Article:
Monday, September 14, 2009

Bullies, the Bullied, and Bystanders

In an Op-Ed in yesterday's Boston Globe entitled "How we can end the cycle of bullying," pediatrician Claudia Meininger Gold advocates an early childhood approach to bullying that focuses on improving parenting skills in order to help young children with aggression. This focus on the origins of bullying are laudable and must be pursued.  The Associate Press yesterday also reported on the other end of the effort to stop bullying: law enforcement.  Yet as Dr. Gold states, "bullying is a symptom" and until the underlying causes are treated, legal and disciplinary action remain necessary, if symptomatic, solutions.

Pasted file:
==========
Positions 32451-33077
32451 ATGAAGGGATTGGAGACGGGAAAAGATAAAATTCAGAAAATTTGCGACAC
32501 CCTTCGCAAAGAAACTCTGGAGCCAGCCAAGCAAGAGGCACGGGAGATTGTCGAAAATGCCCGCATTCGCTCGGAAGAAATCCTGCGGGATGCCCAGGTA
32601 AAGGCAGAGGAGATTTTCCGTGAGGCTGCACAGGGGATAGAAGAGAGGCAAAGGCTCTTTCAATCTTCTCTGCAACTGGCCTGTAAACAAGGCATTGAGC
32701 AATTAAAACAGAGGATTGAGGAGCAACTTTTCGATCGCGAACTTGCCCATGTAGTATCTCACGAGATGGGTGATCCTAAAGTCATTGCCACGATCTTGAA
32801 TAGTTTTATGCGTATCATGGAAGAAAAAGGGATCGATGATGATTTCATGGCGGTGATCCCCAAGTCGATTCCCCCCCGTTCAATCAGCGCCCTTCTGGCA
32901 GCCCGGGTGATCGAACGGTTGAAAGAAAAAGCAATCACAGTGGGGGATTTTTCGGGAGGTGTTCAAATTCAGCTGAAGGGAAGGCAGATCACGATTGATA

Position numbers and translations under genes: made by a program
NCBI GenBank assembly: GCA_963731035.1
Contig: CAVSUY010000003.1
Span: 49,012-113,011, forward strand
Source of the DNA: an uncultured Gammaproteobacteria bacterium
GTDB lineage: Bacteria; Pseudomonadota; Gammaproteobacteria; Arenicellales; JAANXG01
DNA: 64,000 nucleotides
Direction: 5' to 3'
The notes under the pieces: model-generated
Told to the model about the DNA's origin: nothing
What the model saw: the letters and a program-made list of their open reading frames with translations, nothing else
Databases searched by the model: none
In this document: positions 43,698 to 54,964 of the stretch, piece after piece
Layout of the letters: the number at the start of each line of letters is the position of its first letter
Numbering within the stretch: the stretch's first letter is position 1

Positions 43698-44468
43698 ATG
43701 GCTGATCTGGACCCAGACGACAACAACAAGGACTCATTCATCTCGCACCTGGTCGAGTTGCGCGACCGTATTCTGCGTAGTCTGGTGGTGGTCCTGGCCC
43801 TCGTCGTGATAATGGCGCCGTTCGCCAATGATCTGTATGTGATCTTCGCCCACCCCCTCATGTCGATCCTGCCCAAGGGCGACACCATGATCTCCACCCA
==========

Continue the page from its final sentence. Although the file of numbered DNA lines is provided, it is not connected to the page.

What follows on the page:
Until improved parenting skills are taught, implemented, and produce results, schools must still deal with bullying. In a My Voice Survey of  over 400,000 students in grades 6 -12, 33% agreed with the statement "I think bullying is a problem in my school." This coincides with National Center for Education Statistics that indicate one-third of U.S. students report being bullied in school. There are numerous anti-bullying programs out there.  In our work in schools, we have seen three basic approaches.  Those that
  • Focus on the bully: "Be nicer."
  • Focus on the bullied: "Be tougher."
  • Focus on the bystander: "Be involved."
All three recommend themselves from an 8 Conditions point of view, but the latter seems to involve more of the Conditions more effectively.  Giving bystanders resources to become involved puts more responsibility for reducing bullying on students themselves.  In schools, adult solutions to bullying tend to drive bullying further underground.  When students get involved in meaningful ways, both bullies and those targeted get the message that they are not alone.

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